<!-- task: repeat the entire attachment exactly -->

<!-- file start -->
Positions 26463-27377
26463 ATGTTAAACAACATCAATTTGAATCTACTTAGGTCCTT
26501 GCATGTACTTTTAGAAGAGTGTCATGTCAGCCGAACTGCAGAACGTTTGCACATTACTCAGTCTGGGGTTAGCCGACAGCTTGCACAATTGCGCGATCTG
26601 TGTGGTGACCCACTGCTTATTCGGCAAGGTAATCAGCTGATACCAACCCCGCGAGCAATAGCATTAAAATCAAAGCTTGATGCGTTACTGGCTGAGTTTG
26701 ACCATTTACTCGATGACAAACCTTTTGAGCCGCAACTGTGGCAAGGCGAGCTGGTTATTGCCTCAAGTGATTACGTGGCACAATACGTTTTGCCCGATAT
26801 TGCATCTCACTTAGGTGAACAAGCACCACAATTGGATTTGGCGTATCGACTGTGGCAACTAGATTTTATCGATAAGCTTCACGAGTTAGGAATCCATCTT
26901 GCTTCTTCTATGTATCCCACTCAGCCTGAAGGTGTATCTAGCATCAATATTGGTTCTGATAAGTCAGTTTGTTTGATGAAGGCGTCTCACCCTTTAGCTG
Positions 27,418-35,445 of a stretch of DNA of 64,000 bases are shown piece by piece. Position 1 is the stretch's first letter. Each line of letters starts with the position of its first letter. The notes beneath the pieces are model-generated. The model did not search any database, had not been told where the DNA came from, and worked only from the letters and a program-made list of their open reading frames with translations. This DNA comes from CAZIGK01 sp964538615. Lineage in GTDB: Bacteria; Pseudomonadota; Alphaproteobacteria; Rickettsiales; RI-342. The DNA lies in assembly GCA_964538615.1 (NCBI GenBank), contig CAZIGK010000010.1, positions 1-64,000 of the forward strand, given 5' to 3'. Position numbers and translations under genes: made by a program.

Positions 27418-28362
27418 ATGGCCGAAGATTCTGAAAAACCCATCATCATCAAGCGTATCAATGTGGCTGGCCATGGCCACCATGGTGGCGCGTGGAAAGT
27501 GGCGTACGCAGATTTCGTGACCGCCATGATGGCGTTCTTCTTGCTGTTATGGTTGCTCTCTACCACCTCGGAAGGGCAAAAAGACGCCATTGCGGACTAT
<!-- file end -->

Positions 26463-27377
26463 ATGTTAAACAACATCAATTTGAATCTACTTAGGTCCTT
26501 GCATGTACTTTTAGAAGAGTGTCATGTCAGCCGAACTGCAGAACGTTTGCACATTACTCAGTCTGGGGTTAGCCGACAGCTTGCACAATTGCGCGATCTG
26601 TGTGGTGACCCACTGCTTATTCGGCAAGGTAATCAGCTGATACCAACCCCGCGAGCAATAGCATTAAAATCAAAGCTTGATGCGTTACTGGCTGAGTTTG
26701 ACCATTTACTCGATGACAAACCTTTTGAGCCGCAACTGTGGCAAGGCGAGCTGGTTATTGCCTCAAGTGATTACGTGGCACAATACGTTTTGCCCGATAT
26801 TGCATCTCACTTAGGTGAACAAGCACCACAATTGGATTTGGCGTATCGACTGTGGCAACTAGATTTTATCGATAAGCTTCACGAGTTAGGAATCCATCTT
26901 GCTTCTTCTATGTATCCCACTCAGCCTGAAGGTGTATCTAGCATCAATATTGGTTCTGATAAGTCAGTTTGTTTGATGAAGGCGTCTCACCCTTTAGCTG
Positions 27,418-35,445 of a stretch of DNA of 64,000 bases are shown piece by piece. Position 1 is the stretch's first letter. Each line of letters starts with the position of its first letter. The notes beneath the pieces are model-generated. The model did not search any database, had not been told where the DNA came from, and worked only from the letters and a program-made list of their open reading frames with translations. This DNA comes from CAZIGK01 sp964538615. Lineage in GTDB: Bacteria; Pseudomonadota; Alphaproteobacteria; Rickettsiales; RI-342. The DNA lies in assembly GCA_964538615.1 (NCBI GenBank), contig CAZIGK010000010.1, positions 1-64,000 of the forward strand, given 5' to 3'. Position numbers and translations under genes: made by a program.

Positions 27418-28362
27418 ATGGCCGAAGATTCTGAAAAACCCATCATCATCAAGCGTATCAATGTGGCTGGCCATGGCCACCATGGTGGCGCGTGGAAAGT
27501 GGCGTACGCAGATTTCGTGACCGCCATGATGGCGTTCTTCTTGCTGTTATGGTTGCTCTCTACCACCTCGGAAGGGCAAAAAGACGCCATTGCGGACTAT